"He is quite intelligent, but daydreams..."
The Ask the Teacher column in a recent Boston Globe had an interesting question from a parent. Her son was "quite intelligent, but daydreams," got distracted easily in class and didn't always finish his work on time. A battery of tests had ruled out ADHD. The columnist, fortunately, suggested that the parent have her son tested for giftedness. "The behaviors you describe tend to trigger thoughts of an attention disorder," the columnist wrote, "but they're similar to those seen in gifted children."
As someone who daydreams, gets distracted easily and hates having my time wasted by assignments that don't make sense, this column struck a note for me. When doing research for Genius Denied, and since, I've heard anecdotal evidence of schools that issue their own diagnosis of ADHD, then expect the parent to shop around for an actual physician willing to confirm it. There are kids with ADHD, sure, that need to be treated. But there are also kids who don't fit into the lock-step watch-the-teacher, sit-still-until-we-call-on-you school mode. I shudder to think how many of the latter are having their personalities medicated away. I shudder more given recent headlines about the potential cardiac side effects of ADHD medication (the FDA is considering a black box warning for the drugs).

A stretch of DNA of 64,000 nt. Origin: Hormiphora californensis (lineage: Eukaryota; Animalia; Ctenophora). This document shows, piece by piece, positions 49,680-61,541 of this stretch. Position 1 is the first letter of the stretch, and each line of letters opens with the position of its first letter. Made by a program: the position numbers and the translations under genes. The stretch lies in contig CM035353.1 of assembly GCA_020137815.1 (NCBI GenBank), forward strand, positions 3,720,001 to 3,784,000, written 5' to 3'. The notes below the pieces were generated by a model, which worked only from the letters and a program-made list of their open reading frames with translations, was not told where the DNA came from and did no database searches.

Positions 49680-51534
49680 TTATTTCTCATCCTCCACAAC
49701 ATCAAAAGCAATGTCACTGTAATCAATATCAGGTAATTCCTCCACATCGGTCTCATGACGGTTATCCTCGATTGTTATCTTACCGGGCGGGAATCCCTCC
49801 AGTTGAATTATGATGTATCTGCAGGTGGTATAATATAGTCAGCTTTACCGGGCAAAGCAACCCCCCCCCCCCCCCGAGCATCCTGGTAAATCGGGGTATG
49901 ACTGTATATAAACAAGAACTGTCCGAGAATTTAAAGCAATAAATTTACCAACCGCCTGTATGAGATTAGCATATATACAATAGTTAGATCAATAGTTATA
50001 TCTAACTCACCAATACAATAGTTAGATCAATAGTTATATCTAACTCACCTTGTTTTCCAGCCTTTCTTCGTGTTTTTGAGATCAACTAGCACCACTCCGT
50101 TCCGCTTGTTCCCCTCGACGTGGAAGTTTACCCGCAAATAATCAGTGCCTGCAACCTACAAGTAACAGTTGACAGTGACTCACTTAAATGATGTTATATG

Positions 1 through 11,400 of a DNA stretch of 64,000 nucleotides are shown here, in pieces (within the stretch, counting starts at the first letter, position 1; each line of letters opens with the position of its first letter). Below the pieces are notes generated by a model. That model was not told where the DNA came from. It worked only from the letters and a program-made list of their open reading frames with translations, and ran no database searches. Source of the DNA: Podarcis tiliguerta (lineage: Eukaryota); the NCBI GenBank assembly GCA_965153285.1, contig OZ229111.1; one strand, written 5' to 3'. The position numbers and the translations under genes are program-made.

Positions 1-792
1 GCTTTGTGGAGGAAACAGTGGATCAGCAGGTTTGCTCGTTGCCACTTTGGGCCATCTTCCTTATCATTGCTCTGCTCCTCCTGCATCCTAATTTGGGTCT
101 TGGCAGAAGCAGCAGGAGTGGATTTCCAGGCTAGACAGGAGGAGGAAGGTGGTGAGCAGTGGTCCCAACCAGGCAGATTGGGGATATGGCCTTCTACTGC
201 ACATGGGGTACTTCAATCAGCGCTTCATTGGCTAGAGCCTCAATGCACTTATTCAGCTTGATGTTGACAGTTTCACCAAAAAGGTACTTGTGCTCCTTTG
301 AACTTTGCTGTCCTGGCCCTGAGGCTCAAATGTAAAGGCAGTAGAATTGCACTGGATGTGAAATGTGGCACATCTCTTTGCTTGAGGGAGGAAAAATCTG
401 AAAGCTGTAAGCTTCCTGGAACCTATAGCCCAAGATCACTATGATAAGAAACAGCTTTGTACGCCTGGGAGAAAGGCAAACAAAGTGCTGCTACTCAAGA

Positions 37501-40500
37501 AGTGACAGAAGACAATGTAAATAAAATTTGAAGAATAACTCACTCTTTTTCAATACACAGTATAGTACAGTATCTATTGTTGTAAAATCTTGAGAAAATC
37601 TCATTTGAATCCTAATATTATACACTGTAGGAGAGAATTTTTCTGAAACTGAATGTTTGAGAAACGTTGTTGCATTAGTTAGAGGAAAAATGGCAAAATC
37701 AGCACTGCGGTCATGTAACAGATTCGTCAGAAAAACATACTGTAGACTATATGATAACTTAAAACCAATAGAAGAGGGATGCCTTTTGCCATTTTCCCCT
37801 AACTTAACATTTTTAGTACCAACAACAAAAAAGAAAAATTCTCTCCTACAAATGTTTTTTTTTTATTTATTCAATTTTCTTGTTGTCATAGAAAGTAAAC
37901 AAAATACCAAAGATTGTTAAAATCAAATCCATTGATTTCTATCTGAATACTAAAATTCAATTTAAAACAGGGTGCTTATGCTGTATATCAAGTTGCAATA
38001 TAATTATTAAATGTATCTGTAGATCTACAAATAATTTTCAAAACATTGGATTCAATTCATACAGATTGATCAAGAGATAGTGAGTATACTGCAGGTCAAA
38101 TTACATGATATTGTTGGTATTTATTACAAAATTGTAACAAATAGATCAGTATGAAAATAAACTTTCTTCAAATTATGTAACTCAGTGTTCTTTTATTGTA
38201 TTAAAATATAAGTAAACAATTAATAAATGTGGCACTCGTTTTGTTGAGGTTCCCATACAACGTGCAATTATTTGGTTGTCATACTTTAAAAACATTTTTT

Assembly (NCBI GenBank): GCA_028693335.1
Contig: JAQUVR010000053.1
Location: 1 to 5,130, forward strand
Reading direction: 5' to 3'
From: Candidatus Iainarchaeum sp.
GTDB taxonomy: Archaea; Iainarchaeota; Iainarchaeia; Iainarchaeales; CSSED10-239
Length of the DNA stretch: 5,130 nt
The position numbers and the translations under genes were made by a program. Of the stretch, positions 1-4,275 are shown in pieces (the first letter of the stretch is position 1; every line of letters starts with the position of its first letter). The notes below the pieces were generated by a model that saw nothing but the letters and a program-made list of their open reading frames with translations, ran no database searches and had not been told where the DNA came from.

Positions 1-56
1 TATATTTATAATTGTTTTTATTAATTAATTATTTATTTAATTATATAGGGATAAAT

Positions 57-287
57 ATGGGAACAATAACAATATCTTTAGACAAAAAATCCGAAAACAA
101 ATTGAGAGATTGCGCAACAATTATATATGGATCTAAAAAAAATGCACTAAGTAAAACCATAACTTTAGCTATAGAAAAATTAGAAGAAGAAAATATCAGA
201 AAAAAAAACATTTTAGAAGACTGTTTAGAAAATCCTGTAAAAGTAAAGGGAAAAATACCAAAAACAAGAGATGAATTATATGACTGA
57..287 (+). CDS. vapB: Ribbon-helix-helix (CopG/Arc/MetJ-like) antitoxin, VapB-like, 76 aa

Anyway, one solution is to have school districts train more teachers to recognize the symptoms of giftedness, and how those can mimic symptoms of ADHD. The Houston Independent School District is actually proposing such training. According to this article from the Houston Chronicle, all kindergarten teachers would be trained to recognize signs of advanced intellectual ability. HISD is considering this in part to increase the representation of minority children and children from low income backgrounds in the gifted program, but my guess is it will result in fewer ADHD misdiagnoses as well.